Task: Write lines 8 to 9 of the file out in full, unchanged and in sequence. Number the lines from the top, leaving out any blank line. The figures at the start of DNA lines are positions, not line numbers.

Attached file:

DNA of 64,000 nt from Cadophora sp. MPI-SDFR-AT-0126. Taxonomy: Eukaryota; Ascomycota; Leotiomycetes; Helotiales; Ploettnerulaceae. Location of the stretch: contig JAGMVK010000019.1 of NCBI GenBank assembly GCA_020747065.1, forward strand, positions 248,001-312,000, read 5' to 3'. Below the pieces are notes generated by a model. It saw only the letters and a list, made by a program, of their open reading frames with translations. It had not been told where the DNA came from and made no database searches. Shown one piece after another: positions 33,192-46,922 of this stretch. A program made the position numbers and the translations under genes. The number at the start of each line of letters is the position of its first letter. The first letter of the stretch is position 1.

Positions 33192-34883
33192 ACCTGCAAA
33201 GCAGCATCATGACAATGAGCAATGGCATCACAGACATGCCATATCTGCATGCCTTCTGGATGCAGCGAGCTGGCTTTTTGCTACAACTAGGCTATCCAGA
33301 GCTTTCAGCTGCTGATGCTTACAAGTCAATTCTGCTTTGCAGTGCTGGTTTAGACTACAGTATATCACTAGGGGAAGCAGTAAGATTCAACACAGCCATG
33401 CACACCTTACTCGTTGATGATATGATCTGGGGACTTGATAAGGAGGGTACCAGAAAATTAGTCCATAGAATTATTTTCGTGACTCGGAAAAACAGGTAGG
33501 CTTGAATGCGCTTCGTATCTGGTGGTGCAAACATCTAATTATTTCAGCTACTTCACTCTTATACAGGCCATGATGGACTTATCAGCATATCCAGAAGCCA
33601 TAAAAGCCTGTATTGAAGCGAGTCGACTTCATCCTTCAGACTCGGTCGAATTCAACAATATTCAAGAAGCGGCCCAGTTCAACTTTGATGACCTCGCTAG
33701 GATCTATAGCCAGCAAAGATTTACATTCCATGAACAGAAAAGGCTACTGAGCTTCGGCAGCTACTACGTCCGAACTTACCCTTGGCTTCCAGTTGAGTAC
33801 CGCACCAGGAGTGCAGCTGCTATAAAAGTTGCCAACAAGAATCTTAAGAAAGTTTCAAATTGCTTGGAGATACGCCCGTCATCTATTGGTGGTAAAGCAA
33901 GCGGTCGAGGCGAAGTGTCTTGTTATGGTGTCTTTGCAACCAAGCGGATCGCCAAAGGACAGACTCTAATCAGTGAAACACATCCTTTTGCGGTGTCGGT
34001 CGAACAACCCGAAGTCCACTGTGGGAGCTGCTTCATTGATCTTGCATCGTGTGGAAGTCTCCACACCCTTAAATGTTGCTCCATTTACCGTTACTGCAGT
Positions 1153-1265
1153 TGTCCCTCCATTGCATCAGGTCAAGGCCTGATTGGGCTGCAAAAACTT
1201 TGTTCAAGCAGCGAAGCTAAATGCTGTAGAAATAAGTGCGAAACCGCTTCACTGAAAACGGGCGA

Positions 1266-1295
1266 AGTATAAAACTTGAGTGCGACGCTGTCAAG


33601 TAAAAGCCTGTATTGAAGCGAGTCGACTTCATCCTTCAGACTCGGTCGAATTCAACAATATTCAAGAAGCGGCCCAGTTCAACTTTGATGACCTCGCTAG
33701 GATCTATAGCCAGCAAAGATTTACATTCCATGAACAGAAAAGGCTACTGAGCTTCGGCAGCTACTACGTCCGAACTTACCCTTGGCTTCCAGTTGAGTAC